March 24, 2020
We are in the midst of a trying time. The COVID-19 corona virus has resulted in a pandemic the world really hasn’t seen since the flu outbreak of 1918. There is no vaccine. There is no real treatment plan. The only course of action has been to use social distancing. This means we need to stay home except to access essential supplies or services. Everyone admits this will not stop the spread of the virus, but hopefully it will slow it down and allow it to run it’s course.
The screen shot I provided is my new reality. I’ve begun to work from home. If I need anything I can order on-line and it will arrive in my mailbox (thanks to all the mail and delivery workers). If I need groceries I can order on-line and go to the drive through pickup (thanks to all the truckers and grocery workers). If I feel sick I can access on-line medical advice to see if I need to be tested (thanks to all the health care providers). If I need medication I can go to my local pharmacy drive up window for my prescription (thanks to all the pharmacy workers). If I become very sick I can go to a hospital and be helped through my illness (thanks to all the doctors, nurses and hospital workers). If I need spiritual support I can watch virtual worship services and Bible studies from my local church (thanks to all the pastors and support workers).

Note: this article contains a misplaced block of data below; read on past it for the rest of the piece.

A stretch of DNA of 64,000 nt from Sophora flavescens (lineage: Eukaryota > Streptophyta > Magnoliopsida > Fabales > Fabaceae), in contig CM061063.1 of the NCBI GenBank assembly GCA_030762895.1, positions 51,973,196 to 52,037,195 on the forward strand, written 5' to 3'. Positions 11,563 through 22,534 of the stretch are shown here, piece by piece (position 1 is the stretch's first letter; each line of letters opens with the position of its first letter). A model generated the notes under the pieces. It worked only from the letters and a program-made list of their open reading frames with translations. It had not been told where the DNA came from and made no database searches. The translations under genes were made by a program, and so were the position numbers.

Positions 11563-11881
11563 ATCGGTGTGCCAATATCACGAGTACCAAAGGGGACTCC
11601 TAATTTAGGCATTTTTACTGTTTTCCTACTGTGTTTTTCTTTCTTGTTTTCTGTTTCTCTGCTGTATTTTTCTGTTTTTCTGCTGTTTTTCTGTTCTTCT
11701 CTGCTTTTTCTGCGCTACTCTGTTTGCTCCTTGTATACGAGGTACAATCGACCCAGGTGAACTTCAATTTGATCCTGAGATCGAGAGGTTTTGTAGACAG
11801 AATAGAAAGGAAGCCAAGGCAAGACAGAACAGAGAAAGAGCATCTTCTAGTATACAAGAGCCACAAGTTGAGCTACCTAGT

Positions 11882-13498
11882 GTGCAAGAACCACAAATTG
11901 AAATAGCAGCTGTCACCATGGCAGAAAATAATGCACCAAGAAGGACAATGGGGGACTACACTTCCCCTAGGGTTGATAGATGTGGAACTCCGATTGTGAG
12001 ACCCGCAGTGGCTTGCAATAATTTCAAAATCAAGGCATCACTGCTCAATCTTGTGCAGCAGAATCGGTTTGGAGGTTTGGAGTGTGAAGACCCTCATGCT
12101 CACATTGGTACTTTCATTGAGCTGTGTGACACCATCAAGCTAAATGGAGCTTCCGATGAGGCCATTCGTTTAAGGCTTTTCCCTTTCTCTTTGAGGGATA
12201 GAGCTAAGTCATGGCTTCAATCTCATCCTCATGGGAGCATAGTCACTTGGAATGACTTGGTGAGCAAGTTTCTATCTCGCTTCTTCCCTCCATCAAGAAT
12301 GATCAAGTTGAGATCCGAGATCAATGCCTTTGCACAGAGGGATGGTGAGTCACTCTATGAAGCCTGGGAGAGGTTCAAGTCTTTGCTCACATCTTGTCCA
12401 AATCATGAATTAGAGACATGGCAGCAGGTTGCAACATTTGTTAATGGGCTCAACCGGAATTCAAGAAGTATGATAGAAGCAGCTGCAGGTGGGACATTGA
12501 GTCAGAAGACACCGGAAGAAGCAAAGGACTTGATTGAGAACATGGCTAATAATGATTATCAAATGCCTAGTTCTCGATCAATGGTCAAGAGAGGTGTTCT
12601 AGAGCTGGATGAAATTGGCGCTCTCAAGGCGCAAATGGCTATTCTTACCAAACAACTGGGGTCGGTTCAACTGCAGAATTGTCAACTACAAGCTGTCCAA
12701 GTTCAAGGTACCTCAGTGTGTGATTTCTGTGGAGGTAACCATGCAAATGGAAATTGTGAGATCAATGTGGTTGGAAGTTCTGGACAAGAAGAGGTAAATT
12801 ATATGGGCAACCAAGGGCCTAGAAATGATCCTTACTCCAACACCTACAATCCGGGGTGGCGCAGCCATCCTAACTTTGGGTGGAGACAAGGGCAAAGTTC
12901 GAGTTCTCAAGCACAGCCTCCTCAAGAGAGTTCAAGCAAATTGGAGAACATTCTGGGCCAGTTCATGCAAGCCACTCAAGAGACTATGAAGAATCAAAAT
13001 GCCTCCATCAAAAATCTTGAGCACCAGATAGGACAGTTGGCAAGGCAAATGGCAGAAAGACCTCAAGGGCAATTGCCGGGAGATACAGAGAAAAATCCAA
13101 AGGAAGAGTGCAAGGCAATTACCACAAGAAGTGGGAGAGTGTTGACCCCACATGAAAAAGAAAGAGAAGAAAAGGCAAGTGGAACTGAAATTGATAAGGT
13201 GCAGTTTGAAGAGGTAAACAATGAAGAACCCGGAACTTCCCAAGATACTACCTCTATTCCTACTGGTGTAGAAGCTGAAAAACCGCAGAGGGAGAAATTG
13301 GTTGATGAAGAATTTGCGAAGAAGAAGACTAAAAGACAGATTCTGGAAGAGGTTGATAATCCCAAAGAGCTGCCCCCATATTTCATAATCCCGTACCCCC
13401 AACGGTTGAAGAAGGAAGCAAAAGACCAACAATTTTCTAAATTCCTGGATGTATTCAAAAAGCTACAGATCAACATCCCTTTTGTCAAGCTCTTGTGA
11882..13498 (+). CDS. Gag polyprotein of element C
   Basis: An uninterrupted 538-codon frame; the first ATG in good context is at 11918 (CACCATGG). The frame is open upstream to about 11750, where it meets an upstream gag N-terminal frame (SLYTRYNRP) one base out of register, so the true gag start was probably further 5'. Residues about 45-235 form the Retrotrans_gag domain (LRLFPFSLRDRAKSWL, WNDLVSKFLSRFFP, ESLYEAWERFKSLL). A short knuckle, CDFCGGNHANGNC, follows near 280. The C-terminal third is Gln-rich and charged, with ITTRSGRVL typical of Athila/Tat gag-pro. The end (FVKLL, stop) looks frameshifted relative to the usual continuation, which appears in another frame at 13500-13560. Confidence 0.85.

As I list the vast number of people who are there to keep me going and offer their support I realize few of these “essential services” would have been possible as little as a decade ago. The times have changed. We are not in the same place the world was at in 1918.
THOUGHTS: The result of the COVID-19 pandemic is a dramatic change in how we think and interact with each other. In seeking new ways to access essential services we have been forced to define what we see as “essential” in our life. We have also creatively found ways to stay connected with our friends and loved ones. The virus has forced us to practice social distancing, but we are not alone.